Investors are always looking for growth in small-cap stocks like Bengal Energy Ltd. (TSE:BNG), with a market cap of CA$12m. However, an important fact which most ignore is: how financially healthy is the business? Given that BNG is not presently profitable, it’s crucial to evaluate the current state of its operations and pathway to profitability. We’ll look at some basic checks that can form a snapshot the company’s financial strength. Nevertheless, this is just a partial view of the stock, and I suggest you dig deeper yourself into BNG here.
Does BNG Produce Much Cash Relative To Its Debt?
Over the past year, BNG has ramped up its debt from CA$16m to CA$17m – this includes long-term debt. With this increase in debt, the current cash and short-term investment levels stands at CA$5.0m , ready to be used for running the business. Additionally, BNG has produced cash from operations of CA$2.9m during the same period of time, leading to an operating cash to total debt ratio of 17%, indicating that BNG’s current level of operating cash is not high enough to cover debt.
Can BNG pay its short-term liabilities?
With current liabilities at CA$1.9m, it seems that the business has been able to meet these commitments with a current assets level of CA$8.2m, leading to a 4.33x current account ratio. The current ratio is the number you get when you divide current assets by current liabilities. However, many consider a ratio above 3x to be high.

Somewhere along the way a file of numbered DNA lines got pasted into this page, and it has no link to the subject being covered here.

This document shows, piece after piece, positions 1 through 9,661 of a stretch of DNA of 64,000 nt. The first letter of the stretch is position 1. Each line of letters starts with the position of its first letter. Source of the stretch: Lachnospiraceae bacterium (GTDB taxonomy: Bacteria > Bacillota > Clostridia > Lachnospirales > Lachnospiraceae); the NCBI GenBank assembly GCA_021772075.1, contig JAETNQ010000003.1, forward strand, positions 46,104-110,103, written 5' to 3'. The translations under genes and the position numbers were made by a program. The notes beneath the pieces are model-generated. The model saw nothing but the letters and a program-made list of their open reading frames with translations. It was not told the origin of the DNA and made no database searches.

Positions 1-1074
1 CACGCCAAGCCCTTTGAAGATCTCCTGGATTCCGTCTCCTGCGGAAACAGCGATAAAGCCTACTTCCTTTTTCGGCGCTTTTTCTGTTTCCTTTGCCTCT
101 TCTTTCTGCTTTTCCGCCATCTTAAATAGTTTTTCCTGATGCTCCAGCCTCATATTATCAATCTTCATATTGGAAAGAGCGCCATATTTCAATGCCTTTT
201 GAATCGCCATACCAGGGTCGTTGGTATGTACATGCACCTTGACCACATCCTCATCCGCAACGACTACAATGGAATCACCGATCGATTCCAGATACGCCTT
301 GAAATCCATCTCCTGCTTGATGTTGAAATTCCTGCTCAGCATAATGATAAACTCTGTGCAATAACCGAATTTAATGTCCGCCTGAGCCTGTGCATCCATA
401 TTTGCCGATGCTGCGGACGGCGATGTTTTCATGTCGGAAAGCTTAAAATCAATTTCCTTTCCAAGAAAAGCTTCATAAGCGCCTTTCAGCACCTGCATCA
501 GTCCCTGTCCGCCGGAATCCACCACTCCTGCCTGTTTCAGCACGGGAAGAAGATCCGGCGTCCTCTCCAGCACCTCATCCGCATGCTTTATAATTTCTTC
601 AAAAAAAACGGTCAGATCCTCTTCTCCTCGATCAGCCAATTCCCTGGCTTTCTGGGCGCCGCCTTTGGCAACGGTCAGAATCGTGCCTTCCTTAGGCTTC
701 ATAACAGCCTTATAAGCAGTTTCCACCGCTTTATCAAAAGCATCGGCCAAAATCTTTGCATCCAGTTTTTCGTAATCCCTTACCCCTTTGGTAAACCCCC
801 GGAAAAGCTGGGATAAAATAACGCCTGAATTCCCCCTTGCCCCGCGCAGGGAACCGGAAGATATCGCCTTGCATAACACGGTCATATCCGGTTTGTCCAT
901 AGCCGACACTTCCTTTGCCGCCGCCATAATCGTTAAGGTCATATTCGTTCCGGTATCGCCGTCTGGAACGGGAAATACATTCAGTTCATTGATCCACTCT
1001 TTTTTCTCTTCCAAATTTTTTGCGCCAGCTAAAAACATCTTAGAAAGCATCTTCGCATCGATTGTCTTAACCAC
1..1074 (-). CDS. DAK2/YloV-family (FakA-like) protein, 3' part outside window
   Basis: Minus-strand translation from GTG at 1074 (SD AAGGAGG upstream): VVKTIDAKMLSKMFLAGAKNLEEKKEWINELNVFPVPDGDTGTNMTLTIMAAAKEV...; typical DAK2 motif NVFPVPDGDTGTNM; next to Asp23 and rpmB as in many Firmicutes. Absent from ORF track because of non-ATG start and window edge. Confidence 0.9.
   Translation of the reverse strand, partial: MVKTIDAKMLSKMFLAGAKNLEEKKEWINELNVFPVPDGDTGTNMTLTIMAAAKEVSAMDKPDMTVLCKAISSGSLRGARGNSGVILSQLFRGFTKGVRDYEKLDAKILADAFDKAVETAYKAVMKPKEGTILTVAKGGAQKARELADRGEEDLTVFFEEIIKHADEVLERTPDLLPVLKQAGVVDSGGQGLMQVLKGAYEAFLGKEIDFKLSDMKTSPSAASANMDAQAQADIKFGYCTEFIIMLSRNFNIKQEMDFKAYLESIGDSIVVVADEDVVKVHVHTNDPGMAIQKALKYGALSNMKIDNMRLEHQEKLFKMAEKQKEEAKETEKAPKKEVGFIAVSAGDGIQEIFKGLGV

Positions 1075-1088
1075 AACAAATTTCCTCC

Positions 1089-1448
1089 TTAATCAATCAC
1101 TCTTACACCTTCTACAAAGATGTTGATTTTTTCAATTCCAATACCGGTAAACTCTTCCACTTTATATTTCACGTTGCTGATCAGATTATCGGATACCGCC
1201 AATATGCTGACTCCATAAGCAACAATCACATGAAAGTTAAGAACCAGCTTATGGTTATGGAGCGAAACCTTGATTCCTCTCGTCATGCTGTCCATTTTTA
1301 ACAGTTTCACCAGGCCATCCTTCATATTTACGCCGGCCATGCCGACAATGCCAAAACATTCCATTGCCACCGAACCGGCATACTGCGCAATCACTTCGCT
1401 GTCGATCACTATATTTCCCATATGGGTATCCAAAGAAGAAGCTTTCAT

Does BNG face the risk of succumbing to its debt-load?
BNG is a relatively highly levered company with a debt-to-equity of 71%. This is somewhat unusual for small-caps companies, since lenders are often hesitant to provide attractive interest rates to less-established businesses. But since BNG is currently unprofitable, there’s a question of sustainability of its current operations. Running high debt, while not yet making money, can be risky in unexpected downturns as liquidity may dry up, making it hard to operate.
Although BNG’s debt level is towards the higher end of the spectrum, its cash flow coverage seems adequate to meet obligations which means its debt is being efficiently utilised. This may mean this is an optimal capital structure for the business, given that it is also meeting its short-term commitment. Keep in mind I haven’t considered other factors such as how BNG has been performing in the past. I suggest you continue to research Bengal Energy to get a more holistic view of the small-cap by looking at:
- Historical Performance: What has BNG’s returns been like over the past? Go into more detail in the past track record analysis and take a look at the free visual representations of our analysis for more clarity.
- Other High-Performing Stocks: Are there other stocks that provide better prospects with proven track records? Explore our free list of these great stocks here.
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